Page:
The Great Wall of China is one of the best known structures in the world and a must-see attraction for any tourist visiting China. Although it does not form a single, compact fortification, its sections stretch for thousands of kilometres across hills, deserts and plains. On one hand it symbolises the feeling of threat and isolationism of the Middle Kingdom, on the other - the unbreakable spirit of the Chinese people.
The Great Wall is the longest fortification in the world. Its main section begins in Jiayuguan in Qilian Shan mountains in the West and stretches to Shanhaiguan watch tower by Bo Hai Bay in the east of the country. Its current length is about 2,400 km. It has been enlisted as a UNESCO World Heritage Site. During the construction of the Great wall, natural defensive barriers such as mountain ridges were utilised, this is why the Great Wall offers breathtaking views.
The history of the Great Wall
The structure has for a few dozens centuries witnessed the changing fate of the Chinese borders. Its history began around the 7th century BC, when China was divided into several states. Each of them, looking to protect its borders from invaders, built extensive fortifications. Initially, the Great Wall was comprised many different fortifications made of rammed earth and gravel. They were joined together in the 3rd century BC by the first emperor of unified China - Qin Shi Huang. After the unification, he ordered a renovation and expansion of each of the existing walls and joining them into one single structure.
In those days, the Wall was 5,000 km long and stretched from Lintao (western China) to Liaodong (in the East). Unfortunately, the Wall despite the power of its fortifications, did not manage to defend China from invasion by the Mongolian tribes in the 12th century, or the Manchus in the 17th century. The Great Wall was enhanced, rebuilt and expanded on several occasions by succeeding ruling dynasties. Each adjusted it to the changing defensive needs of the country. The Ming Dynasty (1368-1644) built the majority of the existing Wall. During its rule, the Wall spanned across 6,350 km, the defences were also enhanced. It finally became a complete, complex military asset comprising not only of walls, but also towns, castles troop barracks and garrison stations.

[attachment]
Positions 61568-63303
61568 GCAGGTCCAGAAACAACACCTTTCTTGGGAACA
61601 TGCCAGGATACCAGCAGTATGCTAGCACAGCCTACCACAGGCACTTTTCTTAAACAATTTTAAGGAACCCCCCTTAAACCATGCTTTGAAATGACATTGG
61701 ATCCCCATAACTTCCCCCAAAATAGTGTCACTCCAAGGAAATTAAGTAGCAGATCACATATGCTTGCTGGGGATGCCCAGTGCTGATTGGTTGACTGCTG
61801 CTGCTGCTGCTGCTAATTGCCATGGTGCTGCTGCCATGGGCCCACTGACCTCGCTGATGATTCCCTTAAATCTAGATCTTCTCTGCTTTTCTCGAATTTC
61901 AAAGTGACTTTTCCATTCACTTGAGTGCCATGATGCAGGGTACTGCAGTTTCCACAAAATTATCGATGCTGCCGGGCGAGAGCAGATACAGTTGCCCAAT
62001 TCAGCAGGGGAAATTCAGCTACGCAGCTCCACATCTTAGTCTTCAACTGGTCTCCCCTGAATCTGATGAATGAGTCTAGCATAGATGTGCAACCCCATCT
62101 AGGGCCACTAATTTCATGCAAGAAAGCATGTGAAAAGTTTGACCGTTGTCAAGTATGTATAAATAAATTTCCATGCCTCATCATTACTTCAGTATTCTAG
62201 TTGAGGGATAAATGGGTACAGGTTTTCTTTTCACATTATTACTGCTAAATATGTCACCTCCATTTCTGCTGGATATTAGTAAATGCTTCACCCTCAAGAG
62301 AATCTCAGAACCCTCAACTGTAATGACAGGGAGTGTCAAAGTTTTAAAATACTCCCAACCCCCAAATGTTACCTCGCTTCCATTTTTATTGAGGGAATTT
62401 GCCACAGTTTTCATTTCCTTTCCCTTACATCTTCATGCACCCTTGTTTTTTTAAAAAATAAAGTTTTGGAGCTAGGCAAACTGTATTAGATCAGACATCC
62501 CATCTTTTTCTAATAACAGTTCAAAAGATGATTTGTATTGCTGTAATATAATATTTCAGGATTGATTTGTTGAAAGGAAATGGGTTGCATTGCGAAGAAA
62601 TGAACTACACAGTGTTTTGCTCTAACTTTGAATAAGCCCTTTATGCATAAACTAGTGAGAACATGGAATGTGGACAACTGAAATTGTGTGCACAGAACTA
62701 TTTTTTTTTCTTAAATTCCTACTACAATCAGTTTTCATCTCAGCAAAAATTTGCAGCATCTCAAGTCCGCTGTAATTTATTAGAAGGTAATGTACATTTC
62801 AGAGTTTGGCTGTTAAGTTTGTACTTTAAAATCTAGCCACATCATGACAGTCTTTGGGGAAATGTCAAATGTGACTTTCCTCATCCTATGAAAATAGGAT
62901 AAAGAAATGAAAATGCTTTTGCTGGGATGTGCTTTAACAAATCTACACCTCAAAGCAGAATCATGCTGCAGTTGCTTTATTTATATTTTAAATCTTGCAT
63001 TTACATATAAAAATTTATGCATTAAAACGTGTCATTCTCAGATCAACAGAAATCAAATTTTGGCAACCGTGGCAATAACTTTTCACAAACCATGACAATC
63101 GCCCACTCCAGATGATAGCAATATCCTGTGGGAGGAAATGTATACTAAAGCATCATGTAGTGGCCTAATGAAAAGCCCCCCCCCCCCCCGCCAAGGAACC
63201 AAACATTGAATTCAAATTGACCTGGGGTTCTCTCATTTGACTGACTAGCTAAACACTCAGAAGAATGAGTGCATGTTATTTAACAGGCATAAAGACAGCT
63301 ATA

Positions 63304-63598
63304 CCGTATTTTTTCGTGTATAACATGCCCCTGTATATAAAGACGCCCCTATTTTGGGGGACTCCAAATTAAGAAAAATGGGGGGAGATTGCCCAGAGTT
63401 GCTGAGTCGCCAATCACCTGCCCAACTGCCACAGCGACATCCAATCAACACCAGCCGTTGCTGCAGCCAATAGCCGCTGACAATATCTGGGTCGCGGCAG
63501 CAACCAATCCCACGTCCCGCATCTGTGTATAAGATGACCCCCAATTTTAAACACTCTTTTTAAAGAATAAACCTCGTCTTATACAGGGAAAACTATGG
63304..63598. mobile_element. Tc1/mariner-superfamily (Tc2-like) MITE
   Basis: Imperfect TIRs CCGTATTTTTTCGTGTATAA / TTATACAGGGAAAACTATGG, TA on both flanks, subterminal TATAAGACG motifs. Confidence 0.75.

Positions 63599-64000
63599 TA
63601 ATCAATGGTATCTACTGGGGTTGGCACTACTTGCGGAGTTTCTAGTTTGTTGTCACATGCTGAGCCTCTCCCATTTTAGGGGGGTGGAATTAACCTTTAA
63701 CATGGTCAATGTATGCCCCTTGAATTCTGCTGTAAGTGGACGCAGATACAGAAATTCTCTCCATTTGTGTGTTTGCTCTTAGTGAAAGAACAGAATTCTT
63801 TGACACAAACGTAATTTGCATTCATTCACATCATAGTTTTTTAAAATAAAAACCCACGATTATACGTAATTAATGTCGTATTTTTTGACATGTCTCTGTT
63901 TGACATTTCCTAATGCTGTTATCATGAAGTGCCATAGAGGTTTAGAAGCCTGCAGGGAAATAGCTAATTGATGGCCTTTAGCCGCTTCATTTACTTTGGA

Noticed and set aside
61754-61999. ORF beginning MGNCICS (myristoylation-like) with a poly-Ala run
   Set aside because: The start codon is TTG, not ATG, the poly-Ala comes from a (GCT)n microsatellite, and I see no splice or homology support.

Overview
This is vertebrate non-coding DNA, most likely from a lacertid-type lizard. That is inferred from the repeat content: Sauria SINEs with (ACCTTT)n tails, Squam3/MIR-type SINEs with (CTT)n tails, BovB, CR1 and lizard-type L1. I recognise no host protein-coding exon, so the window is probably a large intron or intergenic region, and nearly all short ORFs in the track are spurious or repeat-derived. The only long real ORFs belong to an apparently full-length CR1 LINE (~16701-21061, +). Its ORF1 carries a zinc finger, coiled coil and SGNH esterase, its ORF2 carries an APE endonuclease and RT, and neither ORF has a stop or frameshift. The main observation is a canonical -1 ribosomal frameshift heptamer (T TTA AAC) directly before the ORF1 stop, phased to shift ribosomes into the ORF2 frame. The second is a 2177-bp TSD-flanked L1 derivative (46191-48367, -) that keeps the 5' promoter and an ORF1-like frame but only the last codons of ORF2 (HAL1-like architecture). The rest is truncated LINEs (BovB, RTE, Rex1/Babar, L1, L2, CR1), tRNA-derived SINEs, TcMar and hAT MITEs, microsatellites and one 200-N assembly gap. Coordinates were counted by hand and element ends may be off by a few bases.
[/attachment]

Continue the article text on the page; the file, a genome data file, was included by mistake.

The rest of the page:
Basic facts about the Great Wall
The Great Wall is a military structure made of several layers: stone slabs, bricks, earth, rubble and large stones from local quarries. At the highest point, it is 7 metres wide and 8 metres high. Before the Ming Dynasty times, the Wall was made mainly of clay and stones. In contrast the Ming Wall was built of large stones and bricks. A greater deal of attention was also paid then to architectural and defensive solutions.
The construction of the Wall allowed quick movements of army units along the border of the country. Watch towers were located between specific sections of the Wall. They were built two bowshots apart, in order not to leave any part of the Wall defenceless. Communication between different sections of the Wall was possible thanks to warning towers that used smoke signalling. Other forms of communication included drums, bells and fires. Currently, large parts of the Wall that have not been renovated are falling into ruin or are are being intentionally removed due to new investments. Only a portion of the Wall has been restored. On the other hand it is those unrestored section provide a good glimpse at how it was originally built.
Tips for visitors
The Chinese say: ”A man who has never been to the Great Wall shall not be considered as a hero”. Unsurprisingly, each year the Great Wall is visited by hundreds of thousands Chinese and foreign tourists. When selecting the route, it is worth checking what attractions may await us along the way. A real tourist treat are visits to workshops with e.g. Cloisonne enamel, nephrite and silk artwork. It is also worth checking out the Chinese medicine centres. The weather can be changeable, and one should be prepared for that. The best months to visit are May, September and October. When travelling in the summer, one should be prepared for high temperatures, in turn early spring may surprise with dust storms.
Fans of the original preserved structure from the era, should visit Simatai - 110 km northeast from Beijing. Although the Wall is half-ruined here, one can feel the ancient climate as well as see the original Wall from the Ming Dynasty time.